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In the shadow of the Ruby Mountains in Elko, NV, is a pawn store aptly called Ruby Mountain Pawn. The store opened in October 1998 under the wise leadership of Jeni-Lei Powell smack dab in the heart of cowboy/mining country.
Jeni-Lei had a lot of experience running several different businesses, including two pawn stores, before opening Ruby Mountain Pawn. She dons many hats―from president to janitor and everything in between―and employs up to five people. “My pawn heroine was P. Taylor Fletcher. Her book, “Business Under the Balls”, answered questions I couldn’t get from others in the industry,” Jeni-Lei says. “Her words in her forwarding message have been the wisdom that has guided my business practices.”
National Pawnbroker (NP): How has the industry changed since you started?
Jeni-Lei Powell (JLP): Asking how much the industry has changed in 30 years is like asking how many wrinkles I’ve gotten in as many years. When I started, I would get the Sunday newspaper from different places just to get the sales ads. I would cut out the items with the prices and pictures and put them into a sticky photo album. These were my blue books for current market values on everything from car stereos to TV’s to firearms. Pawn slips were hand written. I got my first DOS-based pawn program in 1991 just for entering items into a fillable format to print on a pawn ticket. Back then, law enforcement would randomly show up to see if anything we had might be on their reports. Gun logs were all hand written and the ATF showed up every four to six months to do full audits. Now, everything is computerized.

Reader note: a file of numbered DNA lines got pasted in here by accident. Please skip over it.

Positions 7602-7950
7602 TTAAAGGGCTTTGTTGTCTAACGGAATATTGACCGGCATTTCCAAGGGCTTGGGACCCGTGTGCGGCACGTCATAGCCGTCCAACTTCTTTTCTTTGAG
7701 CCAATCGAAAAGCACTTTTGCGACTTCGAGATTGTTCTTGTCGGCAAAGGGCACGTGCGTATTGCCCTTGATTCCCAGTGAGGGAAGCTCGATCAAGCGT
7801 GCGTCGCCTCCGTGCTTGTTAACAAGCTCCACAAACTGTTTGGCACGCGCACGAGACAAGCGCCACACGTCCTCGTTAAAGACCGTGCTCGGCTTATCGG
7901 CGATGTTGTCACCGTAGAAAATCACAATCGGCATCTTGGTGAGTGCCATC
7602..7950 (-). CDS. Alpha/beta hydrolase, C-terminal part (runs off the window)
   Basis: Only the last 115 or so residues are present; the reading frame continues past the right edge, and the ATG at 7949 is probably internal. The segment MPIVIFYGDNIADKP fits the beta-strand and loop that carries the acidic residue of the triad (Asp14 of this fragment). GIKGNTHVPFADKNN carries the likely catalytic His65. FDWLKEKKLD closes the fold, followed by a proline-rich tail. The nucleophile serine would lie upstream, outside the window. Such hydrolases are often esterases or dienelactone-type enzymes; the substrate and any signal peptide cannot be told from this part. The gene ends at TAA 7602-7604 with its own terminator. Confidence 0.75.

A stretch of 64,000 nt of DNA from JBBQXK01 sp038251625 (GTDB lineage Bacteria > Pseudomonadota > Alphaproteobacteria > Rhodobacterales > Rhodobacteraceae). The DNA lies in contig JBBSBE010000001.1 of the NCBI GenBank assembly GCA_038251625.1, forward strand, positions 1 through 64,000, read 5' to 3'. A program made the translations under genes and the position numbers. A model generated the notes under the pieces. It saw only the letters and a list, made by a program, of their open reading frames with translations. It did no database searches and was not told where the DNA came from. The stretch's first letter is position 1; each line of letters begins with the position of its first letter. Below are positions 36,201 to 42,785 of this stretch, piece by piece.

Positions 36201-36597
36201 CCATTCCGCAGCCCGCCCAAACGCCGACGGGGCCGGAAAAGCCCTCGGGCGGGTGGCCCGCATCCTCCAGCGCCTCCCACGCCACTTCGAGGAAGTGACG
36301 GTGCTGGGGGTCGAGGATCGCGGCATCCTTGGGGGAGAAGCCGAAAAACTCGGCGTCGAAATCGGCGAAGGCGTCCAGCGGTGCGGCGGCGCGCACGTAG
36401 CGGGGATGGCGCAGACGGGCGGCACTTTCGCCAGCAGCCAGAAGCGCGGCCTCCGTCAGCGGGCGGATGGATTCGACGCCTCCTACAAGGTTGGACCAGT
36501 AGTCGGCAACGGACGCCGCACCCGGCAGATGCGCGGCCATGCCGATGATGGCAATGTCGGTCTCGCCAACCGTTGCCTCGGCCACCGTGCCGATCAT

NP: What is your biggest challenge as a pawnbroker?
JLP: Trying to keep up with the pace of change. I have a Master’s [degree] in business management, but I can’t say it’s helped. Besides trying to stay current on laws, compliance, trends, marketing, etc., the next challenge is taking time to replenish myself. Very rarely do I spend less than ten hours a day, six days a week, punched into the time clock.
NP: How does your company give back to the community?
JLP: As a military brat, I have always contributed to active and retired military programs. I am a drop location for Cell Phones for Soldiers and head up our local O.P.P.S. (Operation Purple Provider Service), shipping care packages to deployed soldiers via Purple Providers. As a Purple Provider, we also help provide care packages for those going through cancer treatment. I run the Purple Provider LLC program out of the pawn shop which allows for easy cross promotion. People aren’t very willing to help a “pawn shop” raise funds, but in my experience, they will give it to a program or organization.
NP: What do you think the future looks like for the pawn industry?
JLP: There will always be a place for small dollar, short term, loans. Keeping our government educated on the niche we fill that banks, credit cards, and they themselves don’t have resources to address, will always be our plight. As for the ability to market and sell the collateral we obtain, that too is up to us.
NP: What advice would you give to someone thinking about opening a pawn store?
JLP: Learn the Toltec Wisdom of the Four Agreements. Look at the market area of where you will have your shop, what types of business are thriving, and what are they selling. Get knowledgeable about those items. Las Vegas has a lot of pawn shops that do 90 percent jewelry. Why? Because that is what people bring with them in their suitcase when they come to gamble. It’s what they buy when they win that they can take with them. Finally, be disciplined with your finances and your time.
NP: Why are you a member of NPA?
JLP: Ethics, integrity, numbers. One of my mantras is “Don’t just reach the bar, raise it.” NPA’s Code of Ethics encourages pawnbrokers to do just that. I have it posted on my show room wall for customers to read. The NPA focuses on our industry and educating our government about our needs as pawnbrokers and businesses, thus numbers.